Jump to: navigation, search

LDT/User Area/Debugger/ValueDisplay

This document introduces the concept of custom inspectors which allows you to plug your own logic to decode children properties debugging.

This document is a tutorial, it just introduces concepts and best practices. For details about used functions, see the debugger.introspection API documentation.

There are two main uses cases:

  • Enumerate properties of userdata object (which debugger cannot inspect at all out of the box)
  • Customize debugging of tables to hide internal fields and reduce noise

The provided API tries to be as simple as possible by hiding most debugger <=> IDE communication logic such as recursion limit, pagination, … However it is not yet considerated as final and may change without notice.

Idea.png
If it is about LuaJIT cdata, you might have a look at our cdata display module.


Inspector modules

The inspectors are module distinct from the debugger and must be registered in order to be active. It can be done before or after starting debugging.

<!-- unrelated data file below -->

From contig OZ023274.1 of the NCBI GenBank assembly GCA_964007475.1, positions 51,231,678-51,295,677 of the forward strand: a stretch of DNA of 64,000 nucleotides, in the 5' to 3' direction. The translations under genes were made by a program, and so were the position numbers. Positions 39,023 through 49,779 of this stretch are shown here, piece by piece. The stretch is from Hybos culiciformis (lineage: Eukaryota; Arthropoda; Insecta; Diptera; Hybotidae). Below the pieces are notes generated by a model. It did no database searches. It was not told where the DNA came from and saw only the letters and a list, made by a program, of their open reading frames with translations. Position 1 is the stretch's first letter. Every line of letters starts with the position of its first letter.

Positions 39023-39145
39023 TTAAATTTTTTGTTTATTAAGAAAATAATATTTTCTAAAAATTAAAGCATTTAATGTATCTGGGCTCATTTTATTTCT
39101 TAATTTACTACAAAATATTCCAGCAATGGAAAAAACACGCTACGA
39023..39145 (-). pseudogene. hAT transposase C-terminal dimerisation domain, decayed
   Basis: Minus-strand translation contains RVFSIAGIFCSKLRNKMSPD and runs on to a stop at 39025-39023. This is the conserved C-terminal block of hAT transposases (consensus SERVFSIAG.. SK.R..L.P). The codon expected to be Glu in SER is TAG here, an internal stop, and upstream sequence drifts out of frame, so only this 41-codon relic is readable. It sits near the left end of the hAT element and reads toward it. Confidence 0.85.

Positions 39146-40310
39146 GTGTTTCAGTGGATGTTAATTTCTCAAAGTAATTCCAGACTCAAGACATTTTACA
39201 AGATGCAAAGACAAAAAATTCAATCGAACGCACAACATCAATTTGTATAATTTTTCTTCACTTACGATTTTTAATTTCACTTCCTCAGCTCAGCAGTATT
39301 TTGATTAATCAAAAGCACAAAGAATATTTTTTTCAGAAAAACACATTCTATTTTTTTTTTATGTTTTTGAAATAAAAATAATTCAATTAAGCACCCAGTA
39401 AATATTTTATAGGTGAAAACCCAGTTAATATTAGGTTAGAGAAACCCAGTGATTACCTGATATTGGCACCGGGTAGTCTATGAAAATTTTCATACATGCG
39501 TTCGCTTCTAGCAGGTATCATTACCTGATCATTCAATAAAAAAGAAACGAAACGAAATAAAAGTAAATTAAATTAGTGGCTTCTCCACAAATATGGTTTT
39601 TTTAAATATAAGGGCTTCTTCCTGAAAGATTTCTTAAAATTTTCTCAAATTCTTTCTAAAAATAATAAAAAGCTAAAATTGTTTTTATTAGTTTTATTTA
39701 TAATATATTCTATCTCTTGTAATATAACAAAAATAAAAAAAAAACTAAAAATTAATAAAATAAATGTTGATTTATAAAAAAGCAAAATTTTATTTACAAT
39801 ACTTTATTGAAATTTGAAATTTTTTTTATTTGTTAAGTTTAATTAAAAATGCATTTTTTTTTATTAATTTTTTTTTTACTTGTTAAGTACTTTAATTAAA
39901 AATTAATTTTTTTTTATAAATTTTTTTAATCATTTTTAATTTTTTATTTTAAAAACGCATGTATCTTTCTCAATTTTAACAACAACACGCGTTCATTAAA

For simplicity, inspector modules should register themselves into debugger core and do not return anything. So attaching a module is simply a require or dofile call. This violates the no global side effects policy of Lua modules, but for debugging purposes, I think we can live with that :)

Probing objects

First, we need to know what object we want to inspect. For this, two distinct modes are available.

Metatable matching

This matching mode works by associating an inspector function to a given metatable. It requires you to know in advance what metatables are expected (for example, all your Car objects share the same metatable).

For this we simply add our inspector function to debugger.introspection.inspectors table with the metatable as key. Your module should look like:

    local introspection = require 'debugger.introspection'
    local function my_inspector(name, value, parent, fullname)
      -- my inspection logic
    end
 
    introspection.inspectors[my_metatable] = my_inspector

Generic probe

Some libraries use a lot of different metatables or create them on-the-fly. In this situation, it can became tricky to list all possible metatables for a given object family.

To handle such cases, you can add a probe function that will be called for any value (table or userdata) when a specific metatable inspector cannot be found.